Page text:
Bernie beat me to it. Katrina showed the importance of ICS to the all-hazards world. The fire service had already formalized ICS because it had seen its value decades before.

Mike
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Mordecai
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Posts: 997
Unit: SI

« Reply #12 on: June 19, 2017, 03:08:38 PM »


Last item, regarding your statement “CAP in fact, DOES NOT follow the ICS.” CAP does follow ICS, perhaps not textbook perfect.


If it makes anyone feel better, I've yet to find the agency that thinks their implementation is perfect.
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CAP604
Recruit

Posts: 9

« Reply #13 on: June 20, 2017, 03:11:48 PM »



I'm not trying to discourage you or otherwise blow you off, but you really should gain more experience and absorb that knowledge before 'Preaching Gospel' to who you perceive to be sinners.  If it's one thing that you'll learn in Emergency Management it's that every incident is different, very little will ever be standardized, and you have to be completely flexible in how you respond in a Disaster.

Amen!
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THRAWN
Salty & Seasoned Contributor

Posts: 1,767

« Reply #14 on: June 20, 2017, 03:45:02 PM »

If it's one thing that you'll learn in Emergency Management it's that every incident is different, very little will ever be standardized, and you have to be completely flexible in how you respond in a Disaster.

If I had a dime for every time I heard this, or similar advice, I'd have, like, a whole bunch of dimes...

It's like the saying about plans being useless but planning being invaluable. There is always a lot of unknown variables that will be present in an emergency situation. While we do our best to prepare for them all, you need to be flexible in your approach. That's the true beauty of the ICS set up. You have a structure that you can use in whole or in part to meet the needs of your incident.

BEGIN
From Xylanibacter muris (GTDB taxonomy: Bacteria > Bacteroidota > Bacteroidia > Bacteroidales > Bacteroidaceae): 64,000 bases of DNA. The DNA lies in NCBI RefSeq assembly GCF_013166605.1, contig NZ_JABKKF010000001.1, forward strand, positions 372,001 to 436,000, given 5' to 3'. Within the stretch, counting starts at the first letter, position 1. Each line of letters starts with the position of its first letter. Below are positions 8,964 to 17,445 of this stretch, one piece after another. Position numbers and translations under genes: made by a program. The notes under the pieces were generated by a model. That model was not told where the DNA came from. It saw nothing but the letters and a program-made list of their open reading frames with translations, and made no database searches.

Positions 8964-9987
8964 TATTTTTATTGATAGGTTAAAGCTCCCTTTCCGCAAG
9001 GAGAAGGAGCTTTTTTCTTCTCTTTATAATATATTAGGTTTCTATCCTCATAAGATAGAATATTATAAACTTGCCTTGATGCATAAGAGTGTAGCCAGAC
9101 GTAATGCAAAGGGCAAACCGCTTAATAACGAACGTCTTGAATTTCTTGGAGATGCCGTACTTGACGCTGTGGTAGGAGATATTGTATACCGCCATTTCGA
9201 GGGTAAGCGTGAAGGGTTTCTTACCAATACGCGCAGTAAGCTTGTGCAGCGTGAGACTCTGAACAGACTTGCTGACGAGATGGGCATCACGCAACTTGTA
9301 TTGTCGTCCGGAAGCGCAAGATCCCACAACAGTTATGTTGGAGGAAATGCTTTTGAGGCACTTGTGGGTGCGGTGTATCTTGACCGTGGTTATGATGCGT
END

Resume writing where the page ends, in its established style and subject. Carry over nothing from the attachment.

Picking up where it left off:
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Shieldel
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Posts: 78
Unit: PCR-NV-802

« Reply #15 on: June 20, 2017, 04:13:41 PM »

I leave for a few days and come back to WAY too much to reply to (even by quoting!)

I guess I'll chalk my views up to being young and dumb - or at least not knowing enough. I've been trying to get an EM related job since I came home but most require a degree, tried getting into the USAF and was finally denied after 7 months of MEPS and my recruiters office fighting for a waiver. Medical Command kicked the waiver, too much eczema. Oh well. Guess I have to find some other way to pay for school. Don't make enough to even save up. So alas, such to being young. Hate the situation but I'll get through it.

Thanks for everybody's views. It's really nice to see all the different posts now, gives me a lot to think on
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Flight Officer Michael D. Scheidle
Jack Schofield Cadet Squadron
ES Officer
ES Training Officer
FEMA Corps Class 23 Alumni - FEMA-4277-DR-LA Deployment to Baton Rouge FEMA JFO August - October 2016
Panzerbjorn
Seasoned Member

Posts: 261
Unit: MER-NC-048

« Reply #16 on: June 20, 2017, 05:21:30 PM »

Your enthusiasm is no different than anyone who has gotten a taste of disaster relief life and liked it.

My suggestion is to make use of that FEMA Corps experience you've obtained and apply for a Disaster Assistance Employee position with FEMA.  When I left, they were culling the DAE herd to streamline it, but I left shortly after Katrina.  Their cadre and needs may have changed significantly since.  Start familiarizing yourself with the programs that FEMA manages: Public Assistance (PA), Individual Assistance (IA), Hazard Mitigation Grant Program (HMGP), National Flood Insurance Program (NFIP), Hazard Mitigation Assistance (HMA), etc.  Becoming a DAE will at least get your foot in the door to making a career in Emergency Management.